Throughout this election cycle, we’ve seen the rise of the radical right reminiscent of the pull of ultraconservative organizations from the past; increasing calls to prevent new immigrants from entering our country; increased calls to improve gun control legislation; a resurging wave of religious intolerance against Muslim Americans; and nationwide protests imploring racial justice and economic progress. These issues and others that have made headlines in the news have become focal points in this year’s presidential debates. To help inform the conversation about these topics, we’re recommending a list of titles from our catalogue.
The Reverend Dr. William J. Barber II is one of our modern-day civil rights champions and the twenty-first century’s most effective grassroots organizer. Over the summer of 2013, he led the largest state government-focused civil disobedience campaign in American history in North Carolina to protest restrictions to voting access and an extreme makeover of state government. These protests became known as Moral Mondays, an embryonic Third Reconstruction in America. This has grown into a coalition uniting people across race, class, sexual orientation, and creed. His memoir, The Third Reconstruction, written with Jonathan Wilson-Hartgrove, tells the stirring story of how he helped start a movement to bridge America’s racial divide and provides a blueprint for movement building.
Courts long ago banned school teachers from preaching of any kind. But how much should schools teach about the world’s religions? In Faith Ed., veteran education journalist Linda K. Wertheimer takes us across the country to hear the voices on all sides of the new debate over religion that has pitted schools against their communities. Her fascinating investigation, which includes a return to her rural Ohio school that once ran weekly Christian Bible classes, reveals a public education system struggling to find the right path forward and offers a promising roadmap for raising a new generation of religiously literate Americans.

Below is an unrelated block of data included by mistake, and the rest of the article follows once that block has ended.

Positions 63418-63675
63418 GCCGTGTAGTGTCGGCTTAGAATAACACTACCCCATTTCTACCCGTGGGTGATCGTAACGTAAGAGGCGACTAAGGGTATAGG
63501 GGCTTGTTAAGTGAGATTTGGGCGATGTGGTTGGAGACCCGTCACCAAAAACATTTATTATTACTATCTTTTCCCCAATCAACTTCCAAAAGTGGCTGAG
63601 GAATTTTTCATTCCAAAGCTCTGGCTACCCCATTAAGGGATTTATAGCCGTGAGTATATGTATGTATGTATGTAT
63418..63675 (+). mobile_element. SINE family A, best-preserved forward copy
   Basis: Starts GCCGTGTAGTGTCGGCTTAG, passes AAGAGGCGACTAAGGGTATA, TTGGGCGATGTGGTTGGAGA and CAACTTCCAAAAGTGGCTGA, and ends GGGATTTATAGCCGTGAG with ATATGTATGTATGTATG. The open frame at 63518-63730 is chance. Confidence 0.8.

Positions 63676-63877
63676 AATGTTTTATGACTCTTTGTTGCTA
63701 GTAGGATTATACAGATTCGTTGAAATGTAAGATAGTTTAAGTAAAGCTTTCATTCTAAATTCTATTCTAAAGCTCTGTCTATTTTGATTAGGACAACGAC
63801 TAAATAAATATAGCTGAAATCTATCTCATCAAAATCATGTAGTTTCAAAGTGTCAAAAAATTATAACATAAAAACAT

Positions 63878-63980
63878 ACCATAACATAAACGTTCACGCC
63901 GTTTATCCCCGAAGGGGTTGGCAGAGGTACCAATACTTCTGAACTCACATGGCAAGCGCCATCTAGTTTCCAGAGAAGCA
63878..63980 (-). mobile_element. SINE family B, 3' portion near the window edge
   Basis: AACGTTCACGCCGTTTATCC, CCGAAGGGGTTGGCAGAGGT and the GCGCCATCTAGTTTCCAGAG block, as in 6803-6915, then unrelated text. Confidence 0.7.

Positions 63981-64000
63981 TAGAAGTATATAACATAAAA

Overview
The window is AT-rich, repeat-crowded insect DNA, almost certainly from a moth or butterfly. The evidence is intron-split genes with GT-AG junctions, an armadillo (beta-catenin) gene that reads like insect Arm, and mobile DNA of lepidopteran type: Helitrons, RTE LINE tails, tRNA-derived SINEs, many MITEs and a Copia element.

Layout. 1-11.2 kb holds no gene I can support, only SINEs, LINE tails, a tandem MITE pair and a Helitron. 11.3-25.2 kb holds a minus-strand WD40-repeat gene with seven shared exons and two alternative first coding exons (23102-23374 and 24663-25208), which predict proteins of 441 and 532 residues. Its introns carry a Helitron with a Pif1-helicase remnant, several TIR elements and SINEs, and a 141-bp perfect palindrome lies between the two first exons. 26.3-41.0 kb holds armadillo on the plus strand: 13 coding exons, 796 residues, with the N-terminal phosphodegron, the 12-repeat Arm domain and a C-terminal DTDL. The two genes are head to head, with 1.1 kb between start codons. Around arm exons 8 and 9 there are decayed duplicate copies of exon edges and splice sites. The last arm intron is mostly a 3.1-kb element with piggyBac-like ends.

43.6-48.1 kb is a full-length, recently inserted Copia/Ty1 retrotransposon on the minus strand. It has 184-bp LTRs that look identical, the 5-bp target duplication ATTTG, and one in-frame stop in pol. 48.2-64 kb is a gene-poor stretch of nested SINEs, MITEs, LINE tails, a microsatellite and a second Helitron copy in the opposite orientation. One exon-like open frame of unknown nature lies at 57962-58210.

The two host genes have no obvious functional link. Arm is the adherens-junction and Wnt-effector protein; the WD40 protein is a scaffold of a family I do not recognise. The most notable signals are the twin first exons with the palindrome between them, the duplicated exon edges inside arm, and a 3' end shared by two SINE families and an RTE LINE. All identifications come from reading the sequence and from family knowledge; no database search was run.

Is it true that when guns are outlawed, only outlaws will have guns? Is it true that gun control doesn’t work because criminals don’t follow the law? Is an armed society really a polite society? For decades, the gun lobby has succeeded in blocking lifesaving gun legislation by framing the gun control debate with this bumper-sticker logic. Gun law advocate Dennis A. Henigan shoots down the myths and misguided notions at the core of these pro-gun slogans in “Guns Don’t Kill People, People Kill People.” By debunking these fallacies with the most compelling current research, Henigan hopes to end the American nightmare of gun violence.
There is no denying that catastrophic climate change, by any humane definition, is upon us. The fossil-fuel industry, unfortunately, has doubled down on business as usual. The scale and urgency of the catastrophe has roused journalist Wen Stephenson to confront what he calls “the spiritual crisis at the heart of the climate crisis.” He walked away from his career in mainstream media and became an activist, joining those working to build a transformative movement for climate justice in America. What We’re Fighting for Now Is Each Other is Stephenson’s on-the-ground look at some of the “new American radicals” who are laying everything on the line to build a stronger climate justice movement—a movement he argues is more like the great human-rights and social-justice struggles of the nineteenth and twentieth centuries and less like environmentalism.
In the decade following the attacks of 9/11, suspicion and animosity toward American Muslims has grown rather than subsided, stoking the Islamophobic rhetoric that has now become frighteningly mainstream. In Sacred Ground, interfaith leader Eboo Patel says this prejudice is not just harmful to Muslims but also detrimental to the very idea of America. Pluralism, he argues, has been at the heart of the American project. Time and again it has defeated the forces of prejudice. In fact, leaders such as George Washington and Martin Luther King, Jr. were “interfaith leaders.” Now it’s up to the new generation to confront the anti-Muslim prejudice of our era.